When I started working in public relations more than 20 years ago, my media relations strategy was pretty simplistic and straightforward – and effective. Finding the right journalist to pitch was relatively easy. One would simply open up the latest printed version of the 900-page, 3-inch-thick Bacon’s Media Directory, turn to the page that listed the beat reporters for a particular outlet, pick one, and send a (well-written, tailored) pitch note, often by FAX. Follow up with a phone call, and voila! An interview with the client would be secured later that afternoon.
Okay, maybe it wasn’t that easy, but it was certainly much simpler than it is today.
While digital media directories streamline the task of finding journalists’ contact information, the media relations strategy of finding the most appropriate reporter to pitch has become exponentially more difficult. This is because beat reporters have essentially gone the way of the dodo bird.
Gimme a Beat!
I can think of at least a dozen journalists with whom I work regularly who are reporting on topics today that they have never covered before. Dozens more are working a different beat – or even industry – than they were six months ago. I expect, as newsrooms continue to shrink and budgets get leaner, this trend will continue to impact media relations strategy in 2018. (It also doesn’t help that even the digital directories have a hard time keeping up with said changes.)
However, the challenge remains that reporters expect PR professionals to have at least a basic understanding of their current assignment category, what their interests are, and the types of experts they prefer to interview. I get it. But I also know it’s quite the wild goose chase, especially when some reporters switch beats day to day, or their content is hidden behind a paywall.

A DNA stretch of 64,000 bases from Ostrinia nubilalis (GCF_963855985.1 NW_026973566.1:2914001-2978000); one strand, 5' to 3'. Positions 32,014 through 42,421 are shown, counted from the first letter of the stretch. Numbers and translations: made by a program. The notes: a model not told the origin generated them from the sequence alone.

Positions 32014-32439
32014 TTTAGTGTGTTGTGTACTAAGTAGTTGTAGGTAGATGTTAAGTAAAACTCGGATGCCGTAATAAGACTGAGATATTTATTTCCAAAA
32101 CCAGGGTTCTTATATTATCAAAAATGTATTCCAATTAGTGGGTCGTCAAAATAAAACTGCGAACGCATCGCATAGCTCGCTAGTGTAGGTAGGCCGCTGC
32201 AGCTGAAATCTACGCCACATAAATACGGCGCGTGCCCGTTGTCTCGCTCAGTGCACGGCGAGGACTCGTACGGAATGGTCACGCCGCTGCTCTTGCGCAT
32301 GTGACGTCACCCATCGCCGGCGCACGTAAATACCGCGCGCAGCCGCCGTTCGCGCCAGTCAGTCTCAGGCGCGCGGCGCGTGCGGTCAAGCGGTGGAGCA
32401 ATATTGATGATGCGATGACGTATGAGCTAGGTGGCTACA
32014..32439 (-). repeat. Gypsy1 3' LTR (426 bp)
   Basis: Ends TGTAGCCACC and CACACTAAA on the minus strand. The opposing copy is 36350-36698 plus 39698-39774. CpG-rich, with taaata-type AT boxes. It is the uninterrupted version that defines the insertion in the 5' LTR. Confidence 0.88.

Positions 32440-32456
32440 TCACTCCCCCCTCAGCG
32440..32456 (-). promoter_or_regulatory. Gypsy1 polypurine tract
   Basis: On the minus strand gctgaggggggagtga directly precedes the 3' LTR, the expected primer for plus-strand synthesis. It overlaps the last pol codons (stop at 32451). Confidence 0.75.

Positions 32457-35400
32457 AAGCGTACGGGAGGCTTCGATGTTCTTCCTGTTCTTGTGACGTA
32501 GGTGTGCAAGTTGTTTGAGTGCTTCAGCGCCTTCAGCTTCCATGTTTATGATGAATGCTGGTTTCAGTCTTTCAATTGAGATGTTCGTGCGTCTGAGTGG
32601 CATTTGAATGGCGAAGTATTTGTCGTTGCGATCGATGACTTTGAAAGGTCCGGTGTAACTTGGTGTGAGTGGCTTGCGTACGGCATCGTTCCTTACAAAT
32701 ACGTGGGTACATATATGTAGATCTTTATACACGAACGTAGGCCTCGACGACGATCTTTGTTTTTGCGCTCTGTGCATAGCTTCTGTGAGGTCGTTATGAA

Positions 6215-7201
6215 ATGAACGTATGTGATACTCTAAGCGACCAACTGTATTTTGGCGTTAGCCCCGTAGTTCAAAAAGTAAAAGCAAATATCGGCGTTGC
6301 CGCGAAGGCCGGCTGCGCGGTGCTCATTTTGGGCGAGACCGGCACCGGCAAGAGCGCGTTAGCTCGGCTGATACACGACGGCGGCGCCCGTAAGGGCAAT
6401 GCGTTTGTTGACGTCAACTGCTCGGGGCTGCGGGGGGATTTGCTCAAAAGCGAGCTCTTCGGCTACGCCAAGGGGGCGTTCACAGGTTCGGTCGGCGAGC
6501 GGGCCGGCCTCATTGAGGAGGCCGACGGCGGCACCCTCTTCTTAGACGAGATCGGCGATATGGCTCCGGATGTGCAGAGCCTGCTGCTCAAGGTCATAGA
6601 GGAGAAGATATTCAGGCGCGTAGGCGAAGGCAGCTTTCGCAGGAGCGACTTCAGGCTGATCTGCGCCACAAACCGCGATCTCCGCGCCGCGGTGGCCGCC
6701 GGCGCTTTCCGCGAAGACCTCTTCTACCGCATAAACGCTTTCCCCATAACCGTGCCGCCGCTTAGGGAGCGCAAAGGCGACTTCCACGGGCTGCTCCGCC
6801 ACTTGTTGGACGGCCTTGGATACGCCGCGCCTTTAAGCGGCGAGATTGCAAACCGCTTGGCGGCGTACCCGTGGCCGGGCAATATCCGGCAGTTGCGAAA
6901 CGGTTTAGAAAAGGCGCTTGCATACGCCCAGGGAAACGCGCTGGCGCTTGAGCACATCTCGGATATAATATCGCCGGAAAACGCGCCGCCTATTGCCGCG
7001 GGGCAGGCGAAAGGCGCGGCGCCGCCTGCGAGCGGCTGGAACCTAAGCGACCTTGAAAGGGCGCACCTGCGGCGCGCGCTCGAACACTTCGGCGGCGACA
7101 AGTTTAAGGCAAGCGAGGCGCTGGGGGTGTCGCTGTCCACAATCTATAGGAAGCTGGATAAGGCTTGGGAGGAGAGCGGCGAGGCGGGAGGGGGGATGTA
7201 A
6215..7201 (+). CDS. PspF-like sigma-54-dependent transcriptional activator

This is where modern technology is very helpful. In addition to digital directories (which are a good starting point), PR professionals have many tools at their disposal.
Today’s Tools for Media Relations Strategy:
- Search engines: This might seem like media research 101, but a well-worded Boolean search of the topic you’re pitching can uncover some interesting insights into who is writing about what.
- Social media: Reporters are increasingly evaluated based on the number of social interactions their stories generate, so a quick check of their LinkedIn, Twitter or Instagram accounts should give an indication of their coverage “zones” – and their interests.
- The telephone: Unfortunately, this relic of the modern age is often overlooked by today’s media relations professionals. However, if you are respectful of their time, a journalist will usually take a few moments to talk with you about what topics they are currently covering, and when and how they prefer to receive pitch notes. And yes, contrary to popular belief, they DO answer the phone (even when their media directory profiles indicate otherwise).
Soon, we will have assistance from artificial intelligence (AI) – machine learning, data-rich programs dedicated to the hunt for the best outlets and contacts for any given story, but don’t place your bets on the media robots just yet. And even when the technology improves, there simply is no substitute for a high-energy gumshoe – and human – approach to media research.There simply is no substitute for a high-energy gumshoe – and human – approach to media research.Click To Tweet
As you plan your 2018 media relations strategy, continue to use all the tools at your disposal. But remember, the most important tool is still good old-fashioned research. So, lace up those dancing shoes… it’s time to chase the beat (reporters)!
Looking for some additional pointers to strengthen your media relations strategy and overall communications plan? Our guide can help.